Throughout 2017 the Hospice will be marking our 40th anniversary.
All year, we are marking the four decades that we have been working with our community to provide care and support to patients and families and as part of our year-long programme of activity, we will be publishing a series of staff blog posts that will give you an insight in to what happens behind-the-scenes at the Hospice.
The staff blog posts will be written by people from all across the Hospice, with this installment coming from Barbara, who is the Hospice’s trusts and corporate fundraiser.
You can read the rest of the blogs in this series here, including a blog from our patient and family support assistant, a member of our domestic team, and our research fellow.
How long have you worked at the Hospice for?
I have worked at the Hospice for 16 years. For 14 years I was trading company coordinator for the Hospice working closely with the managers of our shops, as well as being part of the fundraising team. For the past two years I have been working as trusts and corporate fundraiser.
Tell us about your role at the Hospice as a trusts and corporate fundraiser
As a trusts and corporate fundraiser I am currently based within the fundraising team at the Hospice. I am responsible for writing funding applications to different trusts and foundations throughout the year, whether it’s for specific projects, particular items of equipment that we might need, or for core funding costs.
I am also the first point of contact for corporate support in the community, encouraging the corporates with their corporate social responsibility requirements, writing applications for the charity of the year partnerships, and coordinating the corporate volunteering opportunities at the Hospice. Our 40 for 40 campaign this year (inviting 40 corporate supporters to each raise £1000 throughout the year) also comes under my corporate umbrella and is an exciting challenge for 2017!
How does your role help patients and families?
Helping patients and families is at the core of my role. Although I may not have much direct contact with the patients and their families, I know that all the successful trust applications I write and the corporate fundraising I encourage is going to benefit the patients and their families in some way. I have a close relationship with the rest of the team at the Hospice and receive regular requests for help with sourcing funding for clinical equipment, additional services, corporate volunteering help in the gardens and even new bed linen and towels for the wards. Last year for example I had a particular request from the occupational therapy team for new recliner chairs for the patients in the wards. I applied for money from trusts and foundations, and through the financial gifts we received we raised £42,450 which was enough to replace all the old recliner chairs and buy new wheelchairs as well – all with a view to making life as comfortable as possible for our patients.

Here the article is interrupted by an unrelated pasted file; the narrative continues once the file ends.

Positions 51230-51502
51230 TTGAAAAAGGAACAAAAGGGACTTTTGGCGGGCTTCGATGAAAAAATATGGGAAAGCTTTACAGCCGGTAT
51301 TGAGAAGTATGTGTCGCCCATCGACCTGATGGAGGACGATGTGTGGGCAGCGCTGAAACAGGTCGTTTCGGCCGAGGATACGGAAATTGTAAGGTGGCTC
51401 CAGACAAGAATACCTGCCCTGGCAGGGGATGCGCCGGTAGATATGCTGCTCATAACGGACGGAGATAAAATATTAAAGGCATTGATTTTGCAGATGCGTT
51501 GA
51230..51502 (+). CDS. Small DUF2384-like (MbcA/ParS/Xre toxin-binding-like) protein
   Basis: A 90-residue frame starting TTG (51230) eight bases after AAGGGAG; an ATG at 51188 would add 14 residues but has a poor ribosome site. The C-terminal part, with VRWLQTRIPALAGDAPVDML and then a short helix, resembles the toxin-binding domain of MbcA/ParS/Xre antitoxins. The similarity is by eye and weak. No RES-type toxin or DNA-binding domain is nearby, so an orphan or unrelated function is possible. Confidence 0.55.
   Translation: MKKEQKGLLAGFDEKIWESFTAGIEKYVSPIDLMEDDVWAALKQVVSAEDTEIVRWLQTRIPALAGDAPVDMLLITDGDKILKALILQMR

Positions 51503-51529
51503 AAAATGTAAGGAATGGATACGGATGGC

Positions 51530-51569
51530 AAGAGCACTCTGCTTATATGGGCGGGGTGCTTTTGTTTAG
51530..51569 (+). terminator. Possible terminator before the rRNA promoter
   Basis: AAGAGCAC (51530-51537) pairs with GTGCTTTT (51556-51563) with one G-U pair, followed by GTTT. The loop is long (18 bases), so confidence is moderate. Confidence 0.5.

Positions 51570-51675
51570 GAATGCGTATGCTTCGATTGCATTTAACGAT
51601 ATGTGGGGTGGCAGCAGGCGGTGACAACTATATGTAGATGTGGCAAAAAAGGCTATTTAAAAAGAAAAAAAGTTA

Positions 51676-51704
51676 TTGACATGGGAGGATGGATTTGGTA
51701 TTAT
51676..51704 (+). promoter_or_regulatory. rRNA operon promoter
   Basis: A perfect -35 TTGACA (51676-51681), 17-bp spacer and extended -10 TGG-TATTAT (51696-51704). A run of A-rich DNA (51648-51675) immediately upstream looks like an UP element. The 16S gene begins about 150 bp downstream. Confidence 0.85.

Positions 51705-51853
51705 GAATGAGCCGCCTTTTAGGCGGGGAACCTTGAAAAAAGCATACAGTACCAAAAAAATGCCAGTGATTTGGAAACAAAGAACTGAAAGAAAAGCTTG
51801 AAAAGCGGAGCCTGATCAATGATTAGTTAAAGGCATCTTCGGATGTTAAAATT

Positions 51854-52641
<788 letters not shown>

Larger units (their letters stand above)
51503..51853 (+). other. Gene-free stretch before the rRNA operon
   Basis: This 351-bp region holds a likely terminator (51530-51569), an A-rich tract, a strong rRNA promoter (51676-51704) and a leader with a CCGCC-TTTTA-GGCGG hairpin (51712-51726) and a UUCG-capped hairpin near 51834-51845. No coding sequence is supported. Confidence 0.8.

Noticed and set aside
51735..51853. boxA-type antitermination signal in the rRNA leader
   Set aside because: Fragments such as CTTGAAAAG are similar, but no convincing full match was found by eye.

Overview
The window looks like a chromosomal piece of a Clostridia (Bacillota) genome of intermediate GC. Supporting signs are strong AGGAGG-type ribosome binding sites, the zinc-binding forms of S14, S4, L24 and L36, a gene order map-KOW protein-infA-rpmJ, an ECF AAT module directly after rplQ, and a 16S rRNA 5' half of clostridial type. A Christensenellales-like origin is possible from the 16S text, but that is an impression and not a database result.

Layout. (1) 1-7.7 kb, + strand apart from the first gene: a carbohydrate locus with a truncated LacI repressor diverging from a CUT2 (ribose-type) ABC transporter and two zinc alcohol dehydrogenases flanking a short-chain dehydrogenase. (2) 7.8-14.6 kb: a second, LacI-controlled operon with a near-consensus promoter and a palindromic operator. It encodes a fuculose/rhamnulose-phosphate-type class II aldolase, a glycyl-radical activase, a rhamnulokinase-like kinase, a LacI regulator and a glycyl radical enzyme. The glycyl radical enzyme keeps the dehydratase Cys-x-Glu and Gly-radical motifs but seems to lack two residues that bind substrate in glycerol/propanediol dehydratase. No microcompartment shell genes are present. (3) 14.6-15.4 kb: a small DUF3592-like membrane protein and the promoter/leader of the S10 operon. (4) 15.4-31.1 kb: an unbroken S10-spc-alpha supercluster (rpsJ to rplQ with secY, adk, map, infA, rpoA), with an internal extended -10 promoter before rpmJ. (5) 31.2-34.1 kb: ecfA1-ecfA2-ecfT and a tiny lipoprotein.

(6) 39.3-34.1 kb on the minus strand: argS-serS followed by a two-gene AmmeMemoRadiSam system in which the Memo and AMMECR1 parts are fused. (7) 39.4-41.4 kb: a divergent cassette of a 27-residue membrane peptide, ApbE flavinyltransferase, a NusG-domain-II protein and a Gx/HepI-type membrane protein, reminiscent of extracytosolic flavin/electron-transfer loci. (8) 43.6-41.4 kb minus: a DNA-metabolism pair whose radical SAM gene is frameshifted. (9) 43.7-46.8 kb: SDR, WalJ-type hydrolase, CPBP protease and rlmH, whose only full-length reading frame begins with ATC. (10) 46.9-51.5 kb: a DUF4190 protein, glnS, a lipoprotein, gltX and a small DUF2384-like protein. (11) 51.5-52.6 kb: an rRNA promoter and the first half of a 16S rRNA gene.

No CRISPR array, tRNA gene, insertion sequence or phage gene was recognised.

On the corporate side, a team from one of our corporate supporters helped with our Light Up A Life campaign in the run up to Christmas, and were determined to do more to help the Hospice in another way. They organised a dress-down day in their office and held a bake sale, and as a result they were able to pay for all the Christmas presents for our patients in the wards plus the Day Hospice, as well as covering the cost of the Christmas lunches for all the staff and patients. It’s humbling to see such warmth of support.
What would surprise people about your role?
I see myself as being very much part of the fundraising team here at the Hospice and not working in isolation. Although my specific role as a trusts and corporate fundraiser is a fairly quiet, methodical and consistent role, you could still find me manning a coffee stall at the crack of dawn at the foot of the Pentlands, giving a presentation to a local Rotary club, or even dressing up as a haggis if needed for a photo opportunity – not that I’m offering! It is a varied role and never boring.
What is it like working at the Hospice?
I have seen many changes in the Hospice over the past 16 years but what never changes is the total commitment to care given by all our staff and volunteers to our patients and their families. I think the care is almost palpable and obvious from the minute you step through the reception doors. It is a privilege to be working in a place that is making such a difference in the lives of those who need our help.
What do you like doing in your own time?
I love walking, hill-walking and cycling. My major achievement last year was completing the Celtic Challenge along with my husband – we cycled 200 miles from Edinburgh to Iona over four days. I highly recommend it to anyone who can sit on a bike! I am partial to the odd glass of Chardonnay as well – not on school nights of course!
Is there anything else you would like to add?
Some people might not be aware we have a lovely café and shop at the Hospice. If a family member is a little anxious about a loved one being admitted to the Hospice, it’s an ideal spot to relax over a complimentary cup of coffee or tea and watch the daily life at the Hospice taking shape.